Dr. Cable: To ask the Secretary of State for Trade and Industry what role Trade Partners UK has in connection with defence equipment exhibitions in the UK and overseas; and if she will make a statement. [66554]

Ms Hewitt [holding answer 3 July 2002]: Government support for defence related exports remain the responsibility of the Defence Export Services Organisation (DESO). Trade Partners UK activities support DESO where appropriate in overseas markets. Support for defence equipment exhibitions overseas is available through Trade Partners UK's Support for Exports and Seminars Abroad (SESA) and Inward Missions schemes.

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Defence Equipment (Export Credits)

Dr. Cable: To ask the Secretary of State for Trade and Industry what the outstanding amounts of ECGD guarantees were in respect of defence equipment, broken down by country, for financial year 2001–02. [62711]

Ms Hewitt [holding answer 19 June 2002]: The table lists amounts outstanding as at 31 March 2002 in respect of ECGD guarantees for exports of defence-related equipment. These figures, which are net of sums already repaid, are made up of future maturities (amounts yet to fall due for payment) and claims outstanding. Claims outstanding are in respect of business underwritten from 1991 onwards as ECGD does not hold claims information on cases supported before this date on a sectoral basis.

£ million

MarketECGD amount outstanding
Brunei Darussalam204
Korea, Republic of21.4
Saudi Arabia1,000
South Africa860.6
United States38


Mr. Jenkins: To ask the Secretary of State for Trade and Industry what steps she is taking to tackle the gender inequality in salaries for (a) full time and (b) part time employees in the engineering sector. [63662]

Ms Hewitt: The Government are already taking a number of steps to further reduce the pay gap between men and women which currently stands at 18 per cent., for full-time workers, down from the figure of 20 per cent. in 1997.

As well as the introduction of the national minimum wage and the provisions in the Employment Bill, the Fair Pay Champions and Castle Awards are helping to spread good practice on equal pay. All Government Departments are committed to carrying out a pay review by March 2003 and we are also taking forward recommendations from the Kingsmill Report.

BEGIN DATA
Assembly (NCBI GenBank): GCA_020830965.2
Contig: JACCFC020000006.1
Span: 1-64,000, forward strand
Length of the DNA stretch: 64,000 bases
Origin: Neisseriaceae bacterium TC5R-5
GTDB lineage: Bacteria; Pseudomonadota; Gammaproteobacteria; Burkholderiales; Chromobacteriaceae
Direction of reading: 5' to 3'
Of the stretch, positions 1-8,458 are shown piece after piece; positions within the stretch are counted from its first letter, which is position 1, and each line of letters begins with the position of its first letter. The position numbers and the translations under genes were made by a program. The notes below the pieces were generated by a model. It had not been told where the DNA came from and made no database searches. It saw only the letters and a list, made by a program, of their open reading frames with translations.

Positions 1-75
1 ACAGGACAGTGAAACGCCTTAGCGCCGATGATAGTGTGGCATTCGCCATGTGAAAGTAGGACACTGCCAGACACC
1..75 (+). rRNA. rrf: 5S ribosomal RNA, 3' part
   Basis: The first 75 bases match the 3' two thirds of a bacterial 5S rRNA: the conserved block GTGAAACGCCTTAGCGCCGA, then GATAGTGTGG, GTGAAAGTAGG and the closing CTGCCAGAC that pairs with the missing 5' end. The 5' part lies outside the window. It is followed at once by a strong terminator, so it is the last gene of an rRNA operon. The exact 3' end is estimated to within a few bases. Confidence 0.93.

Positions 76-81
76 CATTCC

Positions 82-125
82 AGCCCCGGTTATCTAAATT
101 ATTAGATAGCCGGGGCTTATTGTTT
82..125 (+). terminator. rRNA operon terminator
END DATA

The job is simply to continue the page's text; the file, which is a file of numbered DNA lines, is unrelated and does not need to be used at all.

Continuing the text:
80 per cent. of Britain's 6 million part-time workers are women. The Part-Time Workers Regulations, introduced in July 2000, ensure that part-timers are no longer treated as second class citizens. The regulations establish a minimum standard of fairness for part-timers so that they

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can no longer be treated less favourably than the full-timers they work alongside. The regulations cover conditions such as pay, pensions, training and holidays.

The Equal Opportunities Commission is developing practical tools for employers wishing to investigate their pay systems such as an Equal Pay Review model; a Code of Practice, Guidance Notes and an Opportunity Now/Equal Pay Forum.

I have no separate proposals to tackle gender inequality in salaries for professionals in the engineering sector where figures in the year 2000 showed that the gender pay gap was also 18 per cent.

Industrial Support

Mr. Colman: To ask the Secretary of State for Trade and Industry how the methodology her Department uses to allocate industrial support resources, including staff and direct financial investment, takes into account the growth potential of industrial sectors. [63805]

Ms Hewitt: Following the DTI review, we are strengthening our analytical capability to ensure our resources are targeted on those parts of the economy which will contribute most to driving up UK productivity and competitiveness and where our support will make the greatest difference. In deciding resource allocations a range of factors is considered, including growth indicators.